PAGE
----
Basic Study
Copyright ©The Author(s) 2018. Published by Baishideng Publishing Group Inc. All rights reserved.
World J Gastroenterol. Dec 7, 2018; 24(45): 5095-5108
Published online Dec 7, 2018. doi: 10.3748/wjg.v24.i45.5095
Effects of alkaline-electrolyzed and hydrogen-rich water, in a high-fat-diet nonalcoholic fatty liver disease mouse model
Karen Jackson, Noa Dressler, Rotem S Ben-Shushan, Ari Meerson, Tyler W LeBaron, Snait Tamir
Karen Jackson, Noa Dressler, Rotem S Ben-Shushan, Ari Meerson, Snait Tamir, Laboratory of Human Health and Nutrition Sciences, MIGAL-Galilee Research Institute, Kyriat Shmona 11016, Israel
Karen Jackson, Noa Dressler, Snait Tamir, Tel Hai College, Upper Galilee 12110, Israel
Tyler W LeBaron, Center of Experimental Medicine, Institute for Heart Research, Slovak Academy of Sciences, Bratislava 84005, Slovakia
Tyler W LeBaron, Molecular Hydrogen Institute, UT 48101, United States
Author contributions: Jackson K designed and coordinated the research analyzed the data and wrote the paper; Dressler N performed the majority of experiments and analyzed the data; Ben-Shushan RS performed the perfusion, and in vitro experiments; Meerson A designed and analyzed the PCR data, LeBaron TW analyzed the data and wrote the paper; Tamir S analyzed the data and contributed to the writing of the final draft.
Supported by Tel Hai College Research funding Grant, No. 25-2-14-114.
Correspondence author to: Karen Jackson, PhD, Senior Lecturer, Senior Researcher, Laboratory of Human Health and Nutrition Sciences, MIGAL-Galilee Research Institute, POB 831, Kyriat Shmona 11016, Israel.
Telephone: +972-4-6953511 Fax: +972-4-6944980
Received: September 30, 2018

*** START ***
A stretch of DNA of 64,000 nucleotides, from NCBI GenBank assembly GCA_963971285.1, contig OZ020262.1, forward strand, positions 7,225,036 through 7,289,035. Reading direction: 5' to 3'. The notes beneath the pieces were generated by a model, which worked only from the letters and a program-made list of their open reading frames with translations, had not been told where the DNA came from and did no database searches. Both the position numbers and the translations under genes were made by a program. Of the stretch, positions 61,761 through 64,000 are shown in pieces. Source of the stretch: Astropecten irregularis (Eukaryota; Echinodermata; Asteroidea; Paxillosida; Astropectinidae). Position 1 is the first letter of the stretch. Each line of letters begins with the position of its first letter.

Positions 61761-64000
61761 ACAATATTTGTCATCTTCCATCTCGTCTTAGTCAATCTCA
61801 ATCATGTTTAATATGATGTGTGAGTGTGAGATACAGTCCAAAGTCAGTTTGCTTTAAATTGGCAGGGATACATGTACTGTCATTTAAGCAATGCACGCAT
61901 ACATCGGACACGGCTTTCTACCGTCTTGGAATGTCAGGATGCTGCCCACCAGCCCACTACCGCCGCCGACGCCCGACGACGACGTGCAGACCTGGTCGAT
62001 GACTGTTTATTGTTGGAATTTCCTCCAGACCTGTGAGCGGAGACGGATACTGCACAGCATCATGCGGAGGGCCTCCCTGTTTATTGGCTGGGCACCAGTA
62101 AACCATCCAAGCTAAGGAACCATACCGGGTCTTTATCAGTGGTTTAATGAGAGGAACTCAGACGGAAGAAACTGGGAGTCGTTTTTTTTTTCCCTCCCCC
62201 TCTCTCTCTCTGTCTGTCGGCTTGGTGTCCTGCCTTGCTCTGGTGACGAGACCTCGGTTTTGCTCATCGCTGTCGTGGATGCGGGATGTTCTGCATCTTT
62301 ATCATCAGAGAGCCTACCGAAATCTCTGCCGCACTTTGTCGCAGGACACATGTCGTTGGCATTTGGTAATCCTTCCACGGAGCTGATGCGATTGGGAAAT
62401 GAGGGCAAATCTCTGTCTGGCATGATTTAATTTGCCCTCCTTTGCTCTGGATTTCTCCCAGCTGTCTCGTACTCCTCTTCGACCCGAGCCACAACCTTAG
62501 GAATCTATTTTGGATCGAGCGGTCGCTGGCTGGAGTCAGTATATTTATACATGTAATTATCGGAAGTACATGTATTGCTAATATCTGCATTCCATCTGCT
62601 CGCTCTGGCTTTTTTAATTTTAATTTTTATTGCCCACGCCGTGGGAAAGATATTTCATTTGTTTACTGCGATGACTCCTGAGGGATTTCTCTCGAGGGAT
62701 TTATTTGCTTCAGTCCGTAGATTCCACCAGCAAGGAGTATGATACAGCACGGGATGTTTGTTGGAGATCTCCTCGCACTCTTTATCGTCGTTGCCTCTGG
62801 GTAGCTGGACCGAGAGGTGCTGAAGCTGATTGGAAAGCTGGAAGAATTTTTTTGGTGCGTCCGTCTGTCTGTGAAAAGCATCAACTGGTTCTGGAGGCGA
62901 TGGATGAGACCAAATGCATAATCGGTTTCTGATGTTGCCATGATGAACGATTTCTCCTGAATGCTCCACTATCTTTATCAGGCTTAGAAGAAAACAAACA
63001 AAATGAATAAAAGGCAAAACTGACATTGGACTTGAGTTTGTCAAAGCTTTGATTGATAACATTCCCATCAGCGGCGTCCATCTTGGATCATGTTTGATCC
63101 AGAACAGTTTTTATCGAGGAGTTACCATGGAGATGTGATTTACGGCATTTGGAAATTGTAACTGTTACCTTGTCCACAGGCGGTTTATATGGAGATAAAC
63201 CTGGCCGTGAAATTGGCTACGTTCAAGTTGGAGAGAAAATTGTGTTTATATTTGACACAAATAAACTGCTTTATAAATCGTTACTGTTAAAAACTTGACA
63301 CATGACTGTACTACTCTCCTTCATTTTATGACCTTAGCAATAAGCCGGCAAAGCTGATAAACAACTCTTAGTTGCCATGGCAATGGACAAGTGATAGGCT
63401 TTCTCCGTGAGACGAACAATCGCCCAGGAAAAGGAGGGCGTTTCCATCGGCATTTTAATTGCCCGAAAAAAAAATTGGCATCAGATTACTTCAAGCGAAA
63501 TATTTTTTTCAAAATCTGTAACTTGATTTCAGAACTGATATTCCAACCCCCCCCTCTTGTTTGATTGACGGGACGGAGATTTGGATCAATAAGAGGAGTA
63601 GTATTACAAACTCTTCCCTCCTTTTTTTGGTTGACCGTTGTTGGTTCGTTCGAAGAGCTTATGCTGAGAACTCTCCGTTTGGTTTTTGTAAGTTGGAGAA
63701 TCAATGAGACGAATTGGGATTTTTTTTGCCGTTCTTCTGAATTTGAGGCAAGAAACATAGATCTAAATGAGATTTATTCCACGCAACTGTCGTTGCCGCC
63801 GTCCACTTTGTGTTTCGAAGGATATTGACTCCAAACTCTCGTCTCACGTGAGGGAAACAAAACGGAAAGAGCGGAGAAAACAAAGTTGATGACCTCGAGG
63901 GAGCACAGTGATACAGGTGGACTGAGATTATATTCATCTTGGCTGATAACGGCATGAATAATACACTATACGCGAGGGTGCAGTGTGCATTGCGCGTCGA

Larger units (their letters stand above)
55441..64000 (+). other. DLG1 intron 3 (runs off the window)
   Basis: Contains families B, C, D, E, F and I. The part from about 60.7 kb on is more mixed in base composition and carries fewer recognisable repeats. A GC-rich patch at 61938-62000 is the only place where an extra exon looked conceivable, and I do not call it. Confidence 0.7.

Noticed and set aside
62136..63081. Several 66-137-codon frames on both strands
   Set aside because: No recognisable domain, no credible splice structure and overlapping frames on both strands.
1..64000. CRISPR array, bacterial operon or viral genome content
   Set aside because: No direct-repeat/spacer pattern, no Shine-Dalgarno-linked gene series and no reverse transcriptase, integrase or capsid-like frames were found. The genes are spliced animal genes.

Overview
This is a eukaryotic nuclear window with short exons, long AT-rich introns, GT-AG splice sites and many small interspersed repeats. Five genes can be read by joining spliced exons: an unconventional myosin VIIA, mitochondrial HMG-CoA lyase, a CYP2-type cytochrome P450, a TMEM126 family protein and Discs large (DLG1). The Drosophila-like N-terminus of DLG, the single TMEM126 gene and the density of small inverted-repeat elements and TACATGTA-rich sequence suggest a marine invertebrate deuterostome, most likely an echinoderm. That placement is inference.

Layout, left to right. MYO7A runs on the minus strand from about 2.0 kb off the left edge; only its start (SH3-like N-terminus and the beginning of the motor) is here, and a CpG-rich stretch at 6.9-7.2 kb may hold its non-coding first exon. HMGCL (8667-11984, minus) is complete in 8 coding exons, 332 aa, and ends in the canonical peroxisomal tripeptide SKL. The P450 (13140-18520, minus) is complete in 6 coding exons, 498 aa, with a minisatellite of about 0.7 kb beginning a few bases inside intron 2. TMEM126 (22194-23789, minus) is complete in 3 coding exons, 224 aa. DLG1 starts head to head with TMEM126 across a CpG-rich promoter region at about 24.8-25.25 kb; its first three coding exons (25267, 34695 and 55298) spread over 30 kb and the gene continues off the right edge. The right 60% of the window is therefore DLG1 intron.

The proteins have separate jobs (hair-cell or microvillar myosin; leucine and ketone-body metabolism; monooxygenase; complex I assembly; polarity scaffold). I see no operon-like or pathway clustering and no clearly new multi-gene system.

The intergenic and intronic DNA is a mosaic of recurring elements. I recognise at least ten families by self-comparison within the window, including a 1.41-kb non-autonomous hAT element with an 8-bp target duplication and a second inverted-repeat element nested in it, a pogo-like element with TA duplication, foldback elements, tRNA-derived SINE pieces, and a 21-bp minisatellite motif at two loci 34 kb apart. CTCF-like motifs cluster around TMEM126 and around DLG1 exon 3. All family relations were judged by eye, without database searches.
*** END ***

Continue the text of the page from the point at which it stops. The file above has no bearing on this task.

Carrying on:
Peer-review started: September 30, 2018
First decision: October 23, 2018
Revised: October 31, 2018
Accepted: November 9, 2018
Article in press: November 9, 2018
Published online: December 7, 2018

To identify the effect of hydrogen-rich water (HRW) and electrolyzed-alkaline water (EAW) on high-fat-induced non-alcoholic fatty acid disease in mice.


Mice were divided into four groups: (1) Regular diet (RD)/regular water (RW); (2) high-fat diet (HFD)/RW; (3) RD/EAW; and (4) HFD/EAW. Weight and body composition were measured. After twelve weeks, animals were sacrificed, and livers were processed for histology and reverse-transcriptase polymerase chain reaction. A similar experiment was performed using HRW to determine the influence and importance of molecular hydrogen (H2) in EAW. Finally, we compared the response of hepatocytes isolated from mice drinking HRW or RW to palmitate overload.


EAW had several properties important to the study: (1) pH = 11; (2) oxidation-reduction potential of -495 mV; and (3) H2 = 0.2 mg/L. However, in contrast to other studies, there were no differences between the groups drinking EAW or RW in either the RD or HFD groups. We hypothesized that the null result was due to low H2 concentrations. Therefore, we evaluated the effects of RW and low and high HRW concentrations (L-HRW = 0.3 mg H2/L and H-HRW = 0.8 mg H2/L, respectively) in mice fed an HFD. Compared to RW and L-HRW, H-HRW resulted in a lower increase in fat mass (46% vs 61%), an increase in lean body mass (42% vs 28%), and a decrease in hepatic lipid accumulation (P < 0.01). Lastly, exposure of hepatocytes isolated from mice drinking H-HRW to palmitate overload demonstrated a protective effect from H2 by reducing hepatocyte lipid accumulation in comparison to mice drinking regular water.


H2 is the therapeutic agent in electrolyzed-alkaline water and attenuates HFD-induced nonalcoholic fatty liver disease in mice.

Keywords: Hydrogen-rich-water, Nonalcoholic fatty liver disease, Alkaline water, Metabolic syndrome, Molecular hydrogen, High-fat diet

Core tip: In this work, we compared the effects of two functional waters: Electrolyzed alkaline water and Hydrogen-rich water in a high-fat-diet-induced nonalcoholic fatty liver disease (NAFLD) mouse model. Hydrogen-rich water (HRW) has potential for NAFLD treatment by attenuating hepatic lipid accumulation, inflammation, and CD36 expression. However, neither electrolyzed-alkaline water (EAW) nor HRW with a low H2 concentration had protective effects on NAFLD. Additionally, we demonstrated that H2 pretreatment has a protective effect by modifying gene expression. The results demonstrate that H2 has a surprisingly positive impact in preventing NAFLD in mice and is also the key agent responsible in EAW for these benefits.